European getaways: Ancient cities

by Mary Del Rosario
Stripes Europe

The best part about living in Europe is its accessibility to jet off to countries that are rich in history. One plane ride away and you can walk the ruins of Pompeii, fight alongside the Romans in the Colosseum and visit Zeus and the rest of the Greek gods. These ancient cities transport us to the past and make it possible to relive a period of time that can only be learned about through textbooks and movies.


The majestic temple of Hephaestus.

Athens

The birthplace of democracy and Greek mythology, Athens is not only the capital of Greece but is the capital of Europe. Landmarks dating back to the 5th century are scattered all across this ancient city. It is also the home of Plato’s Academy and Aristotle’s Lyceum.

When touring the Greek capital, the Acropolis should be on top of your to do list. Considered to be the most famous landmark in the country, the Acropolis is a fortified part of Athens that is built on a hill to honor the Greek goddess Athena. Perfect photo-op views can be seen atop this citadel as it overlooks the entire city.  An archaeologist’s dream, the Parthenon is another temple of the Acropolis that will have you feeling awe-struck.

The oldest neighborhood, Plaka, is another example of how much history is embedded in Athens. Hundreds of shops, rustic buildings and marble streets make this street the most pleasant one to stroll along.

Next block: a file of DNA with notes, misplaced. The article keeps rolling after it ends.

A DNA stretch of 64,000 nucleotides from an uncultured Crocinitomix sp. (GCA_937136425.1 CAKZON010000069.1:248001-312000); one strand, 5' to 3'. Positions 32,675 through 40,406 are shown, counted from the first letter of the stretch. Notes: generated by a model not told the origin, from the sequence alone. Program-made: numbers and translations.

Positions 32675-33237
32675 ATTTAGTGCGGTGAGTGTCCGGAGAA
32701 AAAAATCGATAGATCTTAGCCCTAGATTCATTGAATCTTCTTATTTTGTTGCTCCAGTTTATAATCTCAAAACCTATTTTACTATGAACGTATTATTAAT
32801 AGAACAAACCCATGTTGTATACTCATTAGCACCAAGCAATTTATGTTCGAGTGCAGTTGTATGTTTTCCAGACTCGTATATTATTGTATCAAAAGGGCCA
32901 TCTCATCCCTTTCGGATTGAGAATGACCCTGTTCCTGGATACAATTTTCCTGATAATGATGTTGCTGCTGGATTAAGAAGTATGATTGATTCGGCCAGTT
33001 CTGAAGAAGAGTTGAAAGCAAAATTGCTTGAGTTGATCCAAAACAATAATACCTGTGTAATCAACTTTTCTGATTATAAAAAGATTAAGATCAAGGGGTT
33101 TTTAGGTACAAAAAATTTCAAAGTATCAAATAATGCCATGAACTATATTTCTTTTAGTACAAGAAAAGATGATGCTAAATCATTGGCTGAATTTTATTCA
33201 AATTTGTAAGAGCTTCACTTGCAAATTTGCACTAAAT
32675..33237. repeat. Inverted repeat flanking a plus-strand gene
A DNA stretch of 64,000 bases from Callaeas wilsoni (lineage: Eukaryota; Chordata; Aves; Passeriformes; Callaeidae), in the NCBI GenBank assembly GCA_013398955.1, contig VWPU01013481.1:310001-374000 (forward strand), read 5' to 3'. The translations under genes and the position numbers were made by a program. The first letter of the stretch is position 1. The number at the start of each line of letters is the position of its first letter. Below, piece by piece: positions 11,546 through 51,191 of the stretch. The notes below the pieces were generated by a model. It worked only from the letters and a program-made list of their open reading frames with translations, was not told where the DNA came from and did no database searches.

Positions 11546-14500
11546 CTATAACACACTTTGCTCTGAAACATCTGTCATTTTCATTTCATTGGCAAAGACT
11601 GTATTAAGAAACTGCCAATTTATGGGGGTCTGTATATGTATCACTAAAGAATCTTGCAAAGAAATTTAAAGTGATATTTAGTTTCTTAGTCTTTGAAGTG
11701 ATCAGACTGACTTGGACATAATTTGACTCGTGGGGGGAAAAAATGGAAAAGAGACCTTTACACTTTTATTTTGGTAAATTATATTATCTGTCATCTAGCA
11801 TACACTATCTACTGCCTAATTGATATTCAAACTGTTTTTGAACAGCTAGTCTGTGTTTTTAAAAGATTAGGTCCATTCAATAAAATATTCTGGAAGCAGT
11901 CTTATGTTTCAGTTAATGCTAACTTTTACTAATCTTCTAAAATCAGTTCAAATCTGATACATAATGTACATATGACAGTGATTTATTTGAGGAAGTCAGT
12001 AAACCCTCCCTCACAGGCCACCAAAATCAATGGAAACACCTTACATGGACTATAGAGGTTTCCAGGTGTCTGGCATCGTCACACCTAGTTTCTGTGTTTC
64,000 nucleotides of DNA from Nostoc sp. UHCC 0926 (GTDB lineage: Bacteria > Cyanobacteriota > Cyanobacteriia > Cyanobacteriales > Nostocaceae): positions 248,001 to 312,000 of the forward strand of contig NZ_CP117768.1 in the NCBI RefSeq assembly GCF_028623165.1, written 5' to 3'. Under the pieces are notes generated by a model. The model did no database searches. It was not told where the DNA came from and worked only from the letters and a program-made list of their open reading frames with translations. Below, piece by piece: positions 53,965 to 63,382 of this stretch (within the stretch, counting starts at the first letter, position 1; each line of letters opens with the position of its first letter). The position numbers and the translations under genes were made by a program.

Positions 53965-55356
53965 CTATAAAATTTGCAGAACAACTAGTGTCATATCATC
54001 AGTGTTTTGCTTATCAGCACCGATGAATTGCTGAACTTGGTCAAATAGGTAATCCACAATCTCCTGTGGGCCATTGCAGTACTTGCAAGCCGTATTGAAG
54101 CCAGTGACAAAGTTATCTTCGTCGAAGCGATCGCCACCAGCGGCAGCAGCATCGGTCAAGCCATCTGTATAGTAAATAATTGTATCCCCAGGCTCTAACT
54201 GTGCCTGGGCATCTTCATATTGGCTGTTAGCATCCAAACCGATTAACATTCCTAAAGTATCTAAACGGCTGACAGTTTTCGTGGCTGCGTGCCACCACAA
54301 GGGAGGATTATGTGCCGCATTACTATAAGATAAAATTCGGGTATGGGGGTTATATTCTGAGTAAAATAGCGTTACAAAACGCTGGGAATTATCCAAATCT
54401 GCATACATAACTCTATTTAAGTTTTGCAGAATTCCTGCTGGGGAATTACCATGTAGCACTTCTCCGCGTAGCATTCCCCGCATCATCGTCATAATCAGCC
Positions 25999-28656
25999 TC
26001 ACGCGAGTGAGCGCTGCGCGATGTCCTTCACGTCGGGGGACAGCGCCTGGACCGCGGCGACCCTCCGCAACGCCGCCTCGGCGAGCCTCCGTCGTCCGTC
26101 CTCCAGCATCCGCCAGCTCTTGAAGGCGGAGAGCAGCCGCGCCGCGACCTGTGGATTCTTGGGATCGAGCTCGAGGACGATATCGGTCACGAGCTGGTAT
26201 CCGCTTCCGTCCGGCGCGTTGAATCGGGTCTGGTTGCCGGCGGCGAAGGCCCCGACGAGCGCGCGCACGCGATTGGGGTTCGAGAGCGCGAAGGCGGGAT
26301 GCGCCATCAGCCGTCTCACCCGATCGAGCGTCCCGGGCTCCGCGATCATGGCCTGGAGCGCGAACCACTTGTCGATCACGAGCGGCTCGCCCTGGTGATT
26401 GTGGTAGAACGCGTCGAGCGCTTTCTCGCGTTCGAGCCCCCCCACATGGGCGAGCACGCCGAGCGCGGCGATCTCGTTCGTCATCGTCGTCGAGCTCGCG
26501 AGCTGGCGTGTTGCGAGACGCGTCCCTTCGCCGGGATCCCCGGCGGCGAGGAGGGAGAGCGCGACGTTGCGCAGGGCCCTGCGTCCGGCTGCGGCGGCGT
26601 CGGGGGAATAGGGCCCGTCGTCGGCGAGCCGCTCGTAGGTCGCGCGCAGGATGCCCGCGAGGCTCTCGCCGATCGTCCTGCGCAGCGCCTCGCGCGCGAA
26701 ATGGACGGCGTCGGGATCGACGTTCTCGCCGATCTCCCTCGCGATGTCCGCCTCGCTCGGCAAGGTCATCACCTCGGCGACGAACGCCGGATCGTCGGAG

Make a wish at the Trevi Fountain! 

Rome

Pizza, pasta, wine, beautiful fountains – Rome has got it all! Italy’s capital, though sprawling with cosmopolitan vibes can really only be described as one word: ancient. Rome is filled with age-old buildings and memorials and can be seen in the Roman Catholic Church in Vatican City, St. Peter’s Bascilica and of course, the Colosseum. Known as the impressive gladiatorial arena, the Colosseum is the place one has to visit when in Rome. It is also known as the Flavian Amphitheatre and is covered by a huge canvas awning. 

Another famous masterpiece that adds to Rome’s archaic charm is Michelangelo’s frescoes in the Sistine Chapel. Part of the Apostolic Palace where the Pope resides, the famous ceiling is considered to be a cornerstone work of High Renaissance art.   

If you’ve seen pictures of an ornately carved fountain, chances are it’s the Trevi Fountain, an intricate fountain that was designed by Nicola Salvi, an Italian architect. This beautiful landmark is one of the oldest water sources in Rome and dates back to 19 B.C.


Ruins in Pompeii.

Pompeii

Though the eruption of Mount Vesuvius left the ancient Roman city of Pompeii in ruins, what’s left of this city is archeological wonder and the imagination of what could have been. During the 8th century, Pompeii flourished as a rest town for many wealthy Romans. Dotted with lavish villas and beautiful houses, Pompeii was a city of money and wealth. 

As you walk through the ruins, you’ll notice the tracks embedded in the road from the chariots that serve as a reminder of the city’s thriving past. For more reminders of what once was, visit the Forum of Pompeii which was the economic, political and religious city center. Though there aren’t any inhabitants living in actual Pompeii, more than one million people live in the cities surrounding Mount Vesuvius.

A European getaway to an ancient city will not only humble you but will also fill your head with imagination, wonder and may even teach you a thing or two about history!

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